Wednesday, February 25, 2009
This must be a law school problem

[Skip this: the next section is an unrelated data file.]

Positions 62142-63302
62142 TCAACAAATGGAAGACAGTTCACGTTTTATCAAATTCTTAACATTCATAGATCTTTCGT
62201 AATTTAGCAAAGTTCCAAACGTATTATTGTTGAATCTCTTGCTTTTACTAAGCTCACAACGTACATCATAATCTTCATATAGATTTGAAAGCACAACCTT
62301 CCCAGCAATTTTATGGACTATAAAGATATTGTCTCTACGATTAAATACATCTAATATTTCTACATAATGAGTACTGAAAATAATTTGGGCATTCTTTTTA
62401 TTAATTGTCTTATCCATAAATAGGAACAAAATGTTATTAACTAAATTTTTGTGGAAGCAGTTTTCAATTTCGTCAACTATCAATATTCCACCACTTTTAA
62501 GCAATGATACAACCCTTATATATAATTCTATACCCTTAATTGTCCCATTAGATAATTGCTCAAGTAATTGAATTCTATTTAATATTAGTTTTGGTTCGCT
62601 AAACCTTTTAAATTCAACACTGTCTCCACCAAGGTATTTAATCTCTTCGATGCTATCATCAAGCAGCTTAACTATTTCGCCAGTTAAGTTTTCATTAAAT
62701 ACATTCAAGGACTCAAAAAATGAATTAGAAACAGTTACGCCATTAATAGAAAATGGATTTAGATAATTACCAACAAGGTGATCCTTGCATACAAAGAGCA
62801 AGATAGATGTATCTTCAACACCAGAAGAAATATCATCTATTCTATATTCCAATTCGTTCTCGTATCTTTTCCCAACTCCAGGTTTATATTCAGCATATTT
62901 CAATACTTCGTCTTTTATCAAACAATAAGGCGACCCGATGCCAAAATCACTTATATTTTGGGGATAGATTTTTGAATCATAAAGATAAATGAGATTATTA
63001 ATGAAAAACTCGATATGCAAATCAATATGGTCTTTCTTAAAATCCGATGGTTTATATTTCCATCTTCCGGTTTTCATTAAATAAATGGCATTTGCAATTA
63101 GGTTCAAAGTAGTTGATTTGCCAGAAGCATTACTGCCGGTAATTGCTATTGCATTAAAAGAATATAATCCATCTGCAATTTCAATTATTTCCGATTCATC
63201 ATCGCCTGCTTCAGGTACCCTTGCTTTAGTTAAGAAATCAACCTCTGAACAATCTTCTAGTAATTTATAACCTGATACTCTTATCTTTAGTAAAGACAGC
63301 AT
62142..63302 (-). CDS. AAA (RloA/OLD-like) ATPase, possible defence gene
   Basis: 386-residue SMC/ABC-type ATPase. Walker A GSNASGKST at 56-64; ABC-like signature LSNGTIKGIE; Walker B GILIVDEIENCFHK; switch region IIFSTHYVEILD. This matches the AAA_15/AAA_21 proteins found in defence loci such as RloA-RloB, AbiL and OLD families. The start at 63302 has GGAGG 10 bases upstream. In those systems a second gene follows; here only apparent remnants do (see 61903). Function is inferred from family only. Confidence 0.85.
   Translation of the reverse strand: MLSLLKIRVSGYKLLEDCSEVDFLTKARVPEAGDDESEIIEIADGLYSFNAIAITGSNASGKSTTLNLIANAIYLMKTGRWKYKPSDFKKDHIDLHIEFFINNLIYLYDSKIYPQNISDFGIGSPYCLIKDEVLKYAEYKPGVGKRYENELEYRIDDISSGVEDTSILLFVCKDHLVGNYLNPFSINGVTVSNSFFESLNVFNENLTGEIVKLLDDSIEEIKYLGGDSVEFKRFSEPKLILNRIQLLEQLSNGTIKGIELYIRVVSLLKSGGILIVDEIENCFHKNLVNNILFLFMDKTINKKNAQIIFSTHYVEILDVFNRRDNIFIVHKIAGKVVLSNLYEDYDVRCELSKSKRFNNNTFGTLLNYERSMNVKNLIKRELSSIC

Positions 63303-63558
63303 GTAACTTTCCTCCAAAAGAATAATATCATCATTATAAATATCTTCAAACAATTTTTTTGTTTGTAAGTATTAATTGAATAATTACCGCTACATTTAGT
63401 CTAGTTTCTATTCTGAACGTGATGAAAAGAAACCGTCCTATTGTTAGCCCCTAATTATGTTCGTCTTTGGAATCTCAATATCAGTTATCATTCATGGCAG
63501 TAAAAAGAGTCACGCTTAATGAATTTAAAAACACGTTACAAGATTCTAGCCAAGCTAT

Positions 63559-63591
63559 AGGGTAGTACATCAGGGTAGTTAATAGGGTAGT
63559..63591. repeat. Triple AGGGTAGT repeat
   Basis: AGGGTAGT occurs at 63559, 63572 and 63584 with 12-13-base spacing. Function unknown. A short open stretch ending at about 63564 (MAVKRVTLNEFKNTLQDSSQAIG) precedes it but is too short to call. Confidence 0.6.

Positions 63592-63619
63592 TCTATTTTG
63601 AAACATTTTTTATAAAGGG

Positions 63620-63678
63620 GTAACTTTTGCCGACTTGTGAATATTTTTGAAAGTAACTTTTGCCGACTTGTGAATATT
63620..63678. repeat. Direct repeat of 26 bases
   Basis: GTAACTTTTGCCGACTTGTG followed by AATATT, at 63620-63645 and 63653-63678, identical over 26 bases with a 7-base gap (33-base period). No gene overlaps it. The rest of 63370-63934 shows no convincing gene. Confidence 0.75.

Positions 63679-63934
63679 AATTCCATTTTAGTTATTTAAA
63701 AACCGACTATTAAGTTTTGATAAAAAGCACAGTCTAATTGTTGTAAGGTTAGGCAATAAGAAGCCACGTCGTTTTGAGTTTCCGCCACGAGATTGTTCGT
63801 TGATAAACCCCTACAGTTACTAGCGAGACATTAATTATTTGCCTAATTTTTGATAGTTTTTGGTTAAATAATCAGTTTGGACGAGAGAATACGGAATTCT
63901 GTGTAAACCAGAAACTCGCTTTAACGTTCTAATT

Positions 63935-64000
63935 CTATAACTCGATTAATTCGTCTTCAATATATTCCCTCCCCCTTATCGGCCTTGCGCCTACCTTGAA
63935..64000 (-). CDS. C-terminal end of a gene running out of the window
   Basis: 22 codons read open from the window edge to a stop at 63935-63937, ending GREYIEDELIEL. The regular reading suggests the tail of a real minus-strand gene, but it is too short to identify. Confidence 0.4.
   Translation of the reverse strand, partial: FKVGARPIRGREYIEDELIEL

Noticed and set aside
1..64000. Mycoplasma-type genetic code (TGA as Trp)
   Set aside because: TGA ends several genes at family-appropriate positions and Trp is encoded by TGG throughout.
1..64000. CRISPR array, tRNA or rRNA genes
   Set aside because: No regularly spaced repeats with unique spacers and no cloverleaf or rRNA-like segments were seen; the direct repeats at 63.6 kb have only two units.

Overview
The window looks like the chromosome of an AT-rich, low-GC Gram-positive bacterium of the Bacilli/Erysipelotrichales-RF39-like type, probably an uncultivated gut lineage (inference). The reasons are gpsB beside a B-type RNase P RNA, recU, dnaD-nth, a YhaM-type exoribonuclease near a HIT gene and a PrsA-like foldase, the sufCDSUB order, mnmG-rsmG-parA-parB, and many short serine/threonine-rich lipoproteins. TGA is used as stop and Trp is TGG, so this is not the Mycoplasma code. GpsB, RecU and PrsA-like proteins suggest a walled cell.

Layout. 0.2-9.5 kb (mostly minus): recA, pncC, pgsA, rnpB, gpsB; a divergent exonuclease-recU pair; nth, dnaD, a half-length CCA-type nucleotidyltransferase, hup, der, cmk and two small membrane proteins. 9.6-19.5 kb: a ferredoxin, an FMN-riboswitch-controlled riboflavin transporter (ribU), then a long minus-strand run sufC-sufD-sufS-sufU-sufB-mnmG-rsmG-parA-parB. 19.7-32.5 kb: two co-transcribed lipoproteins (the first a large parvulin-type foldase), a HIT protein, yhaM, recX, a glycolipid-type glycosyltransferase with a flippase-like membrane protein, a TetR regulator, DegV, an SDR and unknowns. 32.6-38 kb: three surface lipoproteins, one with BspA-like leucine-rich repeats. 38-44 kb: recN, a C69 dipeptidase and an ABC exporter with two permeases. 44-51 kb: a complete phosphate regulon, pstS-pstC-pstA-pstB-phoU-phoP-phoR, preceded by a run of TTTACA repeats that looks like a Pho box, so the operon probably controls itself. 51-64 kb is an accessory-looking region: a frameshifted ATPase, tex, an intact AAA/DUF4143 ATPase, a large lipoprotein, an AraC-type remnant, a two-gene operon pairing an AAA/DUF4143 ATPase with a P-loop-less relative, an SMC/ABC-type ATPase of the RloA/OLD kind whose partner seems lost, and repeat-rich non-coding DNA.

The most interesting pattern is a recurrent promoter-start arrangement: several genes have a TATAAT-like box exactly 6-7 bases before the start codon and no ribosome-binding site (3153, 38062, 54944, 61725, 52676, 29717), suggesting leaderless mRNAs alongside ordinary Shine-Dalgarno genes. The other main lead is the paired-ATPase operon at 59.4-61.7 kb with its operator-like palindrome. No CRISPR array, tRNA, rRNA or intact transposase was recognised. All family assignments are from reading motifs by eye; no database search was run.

Did all of these characters graduate from law school? We're speaking, of course, of the nine justices of the U.S. Supreme Court, who ruled unanimously on Wednesday that communities can refuse to allow a religious monument to be put up in a public park that already has other religious displays. In another decision that sacrifices serious legal considerations for what passes as practical ones, the court said the Utah city of Pleasant Grove could refuse to allow a monument from the Summun religious group in a park that had a Ten Commandments display. "It is hard to imagine how a public park could be opened up for the installation of permanent monuments by every person or group wishing to engage in that form of expression," the court said, in an opinion written by Justice Samuel Alito, according to the Reuters international news service. The justices rejected an appellate court ruling that found the exclusion of the Summun monument violated free speech rights. Instead, they ruled that the case was not a free-speech question at all but one of practicality. If the government was required to be viewpoint-neutral, Alito said, parks all over the country would become littered with monuments or some of the country's most cherished monuments would have to removed. But the group Americans United for Separation of Church and State issued a statement after the ruling demanding exactly that -- that religious monuments be removed from public property under the principle of separation of church and state. “Government has no business erecting, maintaining or promoting religious symbols or codes,” said the Rev. Barry W. Lynn, the group's executive director. “The answer in this case is to remove the Ten Commandments from the public park, not compound the problem by adding more sectarian material.” The city's lawyer, Jay Sekulow, called the case "a landmark decision" that allows "government to express its views." But that's entirely the point that creates the constitutional violation. Hmm, maybe he didn't go to law school either.